Interspersed between these workshops were the postgraduate papers. To ensure a concise delivery appropriate to a multi-disciplinary audience, these were delivered in Pecha Kucha format, where the talk is timed to 20 slides shown for 20 seconds each. These provided a fascinating variety of insights into landscape research from disciplines such as English and Scottish literature, art, history, classics, and archaeology. Topics ranged from the unsettling landscapes of dark sky parks, to the connectivity of Scottish and Irish coastlines as a seascape, to the maps of Tolkien’s Middle-Earth, to the strategic placement of temples in early Rome. Being able to present our own research and hear from our peers resulted in productive interdisciplinary dialogues, which allowed us to consider our own work from a range of new perspectives. We were also able to make links throughout the event between the approaches presented in the workshops and the research presented by the postgraduate delegates.
As well as the workshops and presentations, we played a card game developed by Laura Donkers as part of her PhD research. Laura’s reflections are as follows:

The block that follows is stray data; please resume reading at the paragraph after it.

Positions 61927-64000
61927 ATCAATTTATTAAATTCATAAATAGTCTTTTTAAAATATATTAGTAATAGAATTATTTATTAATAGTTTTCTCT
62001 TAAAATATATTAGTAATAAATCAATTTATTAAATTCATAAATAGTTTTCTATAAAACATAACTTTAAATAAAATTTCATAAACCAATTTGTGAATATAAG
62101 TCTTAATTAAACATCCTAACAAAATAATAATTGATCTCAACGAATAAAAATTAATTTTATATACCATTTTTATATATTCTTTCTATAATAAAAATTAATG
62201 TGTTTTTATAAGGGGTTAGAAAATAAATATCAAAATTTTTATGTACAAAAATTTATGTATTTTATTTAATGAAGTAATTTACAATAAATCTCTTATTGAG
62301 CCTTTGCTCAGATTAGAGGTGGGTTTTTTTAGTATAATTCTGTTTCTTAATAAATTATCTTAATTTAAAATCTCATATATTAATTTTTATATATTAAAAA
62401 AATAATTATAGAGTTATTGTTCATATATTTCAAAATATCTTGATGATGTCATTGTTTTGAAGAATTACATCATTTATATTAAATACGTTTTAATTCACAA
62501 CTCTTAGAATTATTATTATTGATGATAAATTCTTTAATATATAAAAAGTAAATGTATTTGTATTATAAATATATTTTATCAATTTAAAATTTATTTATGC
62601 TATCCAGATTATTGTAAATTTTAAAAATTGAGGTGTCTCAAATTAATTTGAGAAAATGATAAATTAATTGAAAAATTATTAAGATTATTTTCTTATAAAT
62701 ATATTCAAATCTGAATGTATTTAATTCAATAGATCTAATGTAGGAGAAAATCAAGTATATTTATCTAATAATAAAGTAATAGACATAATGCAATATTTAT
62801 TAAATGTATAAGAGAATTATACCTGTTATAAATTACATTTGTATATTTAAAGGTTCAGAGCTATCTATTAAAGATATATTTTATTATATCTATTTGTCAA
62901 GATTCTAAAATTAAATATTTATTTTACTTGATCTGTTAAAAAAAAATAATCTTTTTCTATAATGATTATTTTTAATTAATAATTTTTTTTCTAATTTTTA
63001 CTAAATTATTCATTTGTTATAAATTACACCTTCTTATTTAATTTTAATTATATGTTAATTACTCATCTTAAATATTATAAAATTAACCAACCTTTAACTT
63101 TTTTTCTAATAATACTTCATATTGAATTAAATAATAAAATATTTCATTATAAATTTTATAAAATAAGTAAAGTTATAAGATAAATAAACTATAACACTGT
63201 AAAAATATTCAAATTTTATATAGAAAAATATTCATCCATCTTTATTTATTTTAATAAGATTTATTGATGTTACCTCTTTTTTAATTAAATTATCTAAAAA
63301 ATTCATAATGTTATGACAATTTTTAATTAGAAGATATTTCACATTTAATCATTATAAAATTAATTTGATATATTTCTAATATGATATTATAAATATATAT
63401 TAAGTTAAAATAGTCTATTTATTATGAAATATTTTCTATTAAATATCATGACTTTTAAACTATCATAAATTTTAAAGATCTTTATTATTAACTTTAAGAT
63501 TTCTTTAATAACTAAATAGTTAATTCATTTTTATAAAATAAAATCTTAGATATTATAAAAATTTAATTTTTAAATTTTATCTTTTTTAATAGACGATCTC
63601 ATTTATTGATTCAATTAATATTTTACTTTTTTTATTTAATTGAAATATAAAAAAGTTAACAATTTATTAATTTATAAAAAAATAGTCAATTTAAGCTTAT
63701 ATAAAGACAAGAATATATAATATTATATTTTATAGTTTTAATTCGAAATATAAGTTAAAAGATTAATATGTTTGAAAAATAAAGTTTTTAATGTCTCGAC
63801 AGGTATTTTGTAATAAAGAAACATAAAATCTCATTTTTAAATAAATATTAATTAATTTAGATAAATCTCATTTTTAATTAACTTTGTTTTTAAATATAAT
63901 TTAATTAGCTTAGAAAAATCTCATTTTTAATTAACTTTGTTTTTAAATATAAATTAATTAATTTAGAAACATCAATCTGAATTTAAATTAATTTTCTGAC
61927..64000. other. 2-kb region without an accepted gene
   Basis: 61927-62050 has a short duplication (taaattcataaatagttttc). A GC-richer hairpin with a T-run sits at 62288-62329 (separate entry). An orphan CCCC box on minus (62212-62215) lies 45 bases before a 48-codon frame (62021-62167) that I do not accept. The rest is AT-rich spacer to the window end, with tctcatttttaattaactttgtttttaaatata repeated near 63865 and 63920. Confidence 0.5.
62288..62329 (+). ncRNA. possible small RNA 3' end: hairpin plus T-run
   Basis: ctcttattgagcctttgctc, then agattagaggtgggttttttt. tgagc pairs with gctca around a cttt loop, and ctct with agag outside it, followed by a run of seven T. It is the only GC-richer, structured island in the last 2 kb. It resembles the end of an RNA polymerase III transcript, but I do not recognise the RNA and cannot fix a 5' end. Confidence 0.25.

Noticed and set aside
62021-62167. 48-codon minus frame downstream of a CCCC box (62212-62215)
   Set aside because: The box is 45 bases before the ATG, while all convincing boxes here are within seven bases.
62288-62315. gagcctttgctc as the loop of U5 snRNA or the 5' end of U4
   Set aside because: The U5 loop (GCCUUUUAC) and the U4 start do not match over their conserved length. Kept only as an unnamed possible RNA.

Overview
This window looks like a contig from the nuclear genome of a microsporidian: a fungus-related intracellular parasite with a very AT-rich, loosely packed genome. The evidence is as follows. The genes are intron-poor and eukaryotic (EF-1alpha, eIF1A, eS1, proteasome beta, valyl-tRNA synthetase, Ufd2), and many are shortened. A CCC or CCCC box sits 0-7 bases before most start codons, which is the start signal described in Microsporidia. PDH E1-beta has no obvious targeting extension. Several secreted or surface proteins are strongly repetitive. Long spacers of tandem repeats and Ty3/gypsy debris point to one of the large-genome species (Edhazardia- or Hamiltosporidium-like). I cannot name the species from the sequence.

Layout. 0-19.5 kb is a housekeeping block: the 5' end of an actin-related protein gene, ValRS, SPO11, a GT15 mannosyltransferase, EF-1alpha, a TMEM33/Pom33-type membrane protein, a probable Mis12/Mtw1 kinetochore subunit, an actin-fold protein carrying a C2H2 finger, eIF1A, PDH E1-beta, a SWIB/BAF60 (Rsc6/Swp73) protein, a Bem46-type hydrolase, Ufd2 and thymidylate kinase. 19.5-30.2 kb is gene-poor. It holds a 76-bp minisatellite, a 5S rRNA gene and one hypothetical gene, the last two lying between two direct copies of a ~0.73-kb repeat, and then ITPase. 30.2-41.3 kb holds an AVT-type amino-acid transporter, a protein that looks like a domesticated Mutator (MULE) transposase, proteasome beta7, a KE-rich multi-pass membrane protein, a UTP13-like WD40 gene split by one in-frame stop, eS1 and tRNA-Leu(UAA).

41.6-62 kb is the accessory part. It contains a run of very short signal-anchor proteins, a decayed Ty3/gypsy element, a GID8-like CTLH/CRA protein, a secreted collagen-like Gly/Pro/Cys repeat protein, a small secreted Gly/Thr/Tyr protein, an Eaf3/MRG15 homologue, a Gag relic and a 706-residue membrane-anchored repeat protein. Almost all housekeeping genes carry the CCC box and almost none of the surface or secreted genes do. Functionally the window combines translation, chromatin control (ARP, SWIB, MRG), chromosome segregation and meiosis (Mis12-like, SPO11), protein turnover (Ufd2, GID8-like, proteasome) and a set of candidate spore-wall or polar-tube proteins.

“The Monument Card Game was played during the afternoon by all the delegates and some of the workshop leaders. The cards were set out on the tables and people quickly started to form their own groups of 4 to 6 players, with one person from each reading out the games rules. Almost immediately an air of jovial eagerness developed in the room, as participants got to grips with the game, followed by cheers and roars as some started to win their rounds.
The Monument Game is a deep map that investigates the bio-cultural heredity of the Outer Hebrides through the riddle of how a Monkey Puzzle tree came to be planted on a small island in Loch an Eilean, Askernish, South Uist during the time of the Clearances, and explores the long-term effects that still resonate in the land today. Comprising a pack of 54-playing cards that contain the text and images, which present maps, tables, and botanical photographs of the plant species on the island. These different perspectives present a reflection on the need to cultivate understanding of landscape and place.